For May 2021 we’re excited to introduce this new itinerary in Japan that will differ entirely from the very popular tour that we’ve been running since 2014. Starting from Tokyo and finishing in Hiroshima this 13-night program will shows us Honshu — Japan’s main island — more in-depth than the standard highlights type of tour.
HAKONE – A day trip out of Tokyo, Hakone boasts world-class art museums, walking trails, and gorgeous mountain and lake scenery with sacred Mt. Fuji dominating over the whole. Hakone Open-Air Museum is home to a rich assortment of 19th and 20th century sculptures and installations by leading Japanese artists as well as Rodin, Miró, Picasso, and Henry Moore. We get around, in part, with a gondola ride in the hills and a cruise on Lake Ashino.
KANAZAWA – A feudal-era capital that in its heyday rivaled Kyoto as a center for the arts, a vibrant artisan tradition is still present here along with one of Japan’s top gardens — Kenroku-en — dating from the 17th century. Kanazawa also has an excellent contemporary art museum; a rich food culture that draws heavily from the nearby Sea of Japan; beautifully preserved samurai and geisha districts; and a wonderful market. It also produces 98 percent of Japan’s gold leaf.
OSAKA – Japan’s third-largest city (Yokohama is second but it’s rather an extension of Tokyo) Osaka is an urban extravaganza with locals who are known to be more approachable than Tokyoites. A dazzling nighttime sensory experience with neon lights, animated signage, and flashy video screens awaits. And oh, the food – the city’s unofficial slogan is kuidaore (eat until you drop), and its most famous street food is takoyaki (grilled octopus dumplings) –yum!
HIMEJI-JO – Reputedly one of Japan’s most magnificent castles, one of the rare originals dating from the 16th century, Himeji-jo is big and well-preserved. The white plaster facade and generally elegant appearance have earned it the nickname of White Egret Castle, and it has starred in its fair share of roles in Japanese movies.
BIZEN POTTERY – A historic ceramic-making center Bizen has been renowned for its pottery since the Kamakura period (1185-1333). We stop at a hospitable artisan family, with deep roots in the area, who show us their kilns and explain the process of creating this highly prized pottery with an opportunity to purchase their beautiful creations.
KURASHIKI – This town possesses a well-preserved atmospheric merchant quarter and picturesque willow-draped canal. Small lanes are lined with old wooden houses and shops. The Ohara Museum of Art houses a fine collection of mostly Western paintings, prints, and sculpture and was established by a local textile magnate in the early 20th century.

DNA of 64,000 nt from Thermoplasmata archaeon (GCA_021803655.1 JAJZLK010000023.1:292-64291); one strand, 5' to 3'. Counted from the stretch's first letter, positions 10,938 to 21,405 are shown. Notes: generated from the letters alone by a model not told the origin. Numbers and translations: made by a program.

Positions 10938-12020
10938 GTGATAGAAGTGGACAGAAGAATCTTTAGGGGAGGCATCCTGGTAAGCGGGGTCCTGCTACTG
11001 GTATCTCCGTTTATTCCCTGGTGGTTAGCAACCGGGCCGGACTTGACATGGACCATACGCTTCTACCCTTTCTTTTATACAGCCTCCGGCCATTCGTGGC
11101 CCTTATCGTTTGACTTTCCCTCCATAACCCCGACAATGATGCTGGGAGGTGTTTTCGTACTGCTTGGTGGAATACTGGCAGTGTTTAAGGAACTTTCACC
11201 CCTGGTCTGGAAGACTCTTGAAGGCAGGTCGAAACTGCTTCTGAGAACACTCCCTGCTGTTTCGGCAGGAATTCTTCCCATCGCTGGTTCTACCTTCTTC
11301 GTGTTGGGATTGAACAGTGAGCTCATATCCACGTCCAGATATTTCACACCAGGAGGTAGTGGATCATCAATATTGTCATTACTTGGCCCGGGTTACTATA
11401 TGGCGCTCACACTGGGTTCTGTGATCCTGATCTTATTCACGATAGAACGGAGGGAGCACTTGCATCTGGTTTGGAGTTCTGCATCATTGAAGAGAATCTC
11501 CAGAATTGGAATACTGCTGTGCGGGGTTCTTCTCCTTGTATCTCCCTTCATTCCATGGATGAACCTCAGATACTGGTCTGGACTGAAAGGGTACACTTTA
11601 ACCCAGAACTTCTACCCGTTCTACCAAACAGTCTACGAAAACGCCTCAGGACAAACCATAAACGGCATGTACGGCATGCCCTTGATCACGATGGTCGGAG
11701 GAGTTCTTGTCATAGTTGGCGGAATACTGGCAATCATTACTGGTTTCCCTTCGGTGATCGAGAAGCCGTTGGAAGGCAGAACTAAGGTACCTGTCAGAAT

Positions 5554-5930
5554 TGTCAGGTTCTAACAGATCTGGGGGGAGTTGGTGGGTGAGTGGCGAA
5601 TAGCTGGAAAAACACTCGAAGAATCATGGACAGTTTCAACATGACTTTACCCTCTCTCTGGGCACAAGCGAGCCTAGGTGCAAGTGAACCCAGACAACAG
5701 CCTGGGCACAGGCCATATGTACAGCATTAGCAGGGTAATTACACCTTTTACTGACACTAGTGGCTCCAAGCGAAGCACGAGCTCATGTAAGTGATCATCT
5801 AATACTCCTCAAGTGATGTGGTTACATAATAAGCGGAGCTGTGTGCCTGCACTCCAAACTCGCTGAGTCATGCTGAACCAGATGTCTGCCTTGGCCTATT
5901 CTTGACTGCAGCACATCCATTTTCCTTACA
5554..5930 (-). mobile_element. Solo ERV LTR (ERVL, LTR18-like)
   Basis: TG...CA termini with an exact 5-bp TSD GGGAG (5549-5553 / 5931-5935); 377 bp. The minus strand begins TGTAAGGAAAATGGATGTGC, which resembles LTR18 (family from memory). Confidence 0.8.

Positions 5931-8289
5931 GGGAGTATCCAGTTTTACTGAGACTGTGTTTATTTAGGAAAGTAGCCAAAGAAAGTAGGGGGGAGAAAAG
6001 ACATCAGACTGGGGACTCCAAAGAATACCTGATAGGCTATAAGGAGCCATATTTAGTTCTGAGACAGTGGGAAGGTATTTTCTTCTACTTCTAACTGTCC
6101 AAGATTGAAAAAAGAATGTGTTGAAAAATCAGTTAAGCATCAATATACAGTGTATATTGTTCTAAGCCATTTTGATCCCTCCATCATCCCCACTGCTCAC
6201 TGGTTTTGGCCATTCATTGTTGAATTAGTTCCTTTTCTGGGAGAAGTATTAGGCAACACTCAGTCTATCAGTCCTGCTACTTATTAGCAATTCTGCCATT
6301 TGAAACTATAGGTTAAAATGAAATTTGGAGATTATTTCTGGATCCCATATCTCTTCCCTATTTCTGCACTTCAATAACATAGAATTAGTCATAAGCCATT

NAOSHIMA – A rural island that has now become a world-class center for contemporary art Naoshima has hosted many of Japan’s well-regarded architects who have contributed their work, designed to enhance the island’s natural beauty. It’s a captivating blend of avant-garde and gorgeous natural settings. Museums and numerous outdoor sculptures dot the island, and creative types from around Japan have set up small businesses here.
MATSUE – This area, on the Sea of Japan, introduces us to the Izumo Taisha – one of Japan’s most famous Shinto shrines. As old as Japanese recorded history the shrine is dedicated to the god of marriage and bringer of good fortune. Also in this area is the Adachi Museum of Art with its stunning gardens widely considered as among the best in Japan. Staying two nights at a traditional Japanese ryokan with hot spring baths and extraordinary kaiseki (multi-course) dinners is another highlight in this region.
HIROSHIMA – Visiting the excellent Peace Memorial Museum, while sobering, is an important history lesson that bears repeating. The adjacent park, designed by noted modernist Tange Kenzo, offers opportunities for reflection. Despite its tragic past the cosmopolitan city is very much forward-looking, alive, and is known for its good food, including okonomiyaki (delicious savory pancakes).
MIYAJIMA – This small charming island is a UNESCO World Heritage Site, its star attraction being the 50-foot-tall vermilion torii gate which seems to float at high tide – often described as one of Japan’s best views. Mt. Misen, considered sacred, has a 360-degree view of the mainland and the islands of the Seto Inland Sea from the summit, which is reached by gondola.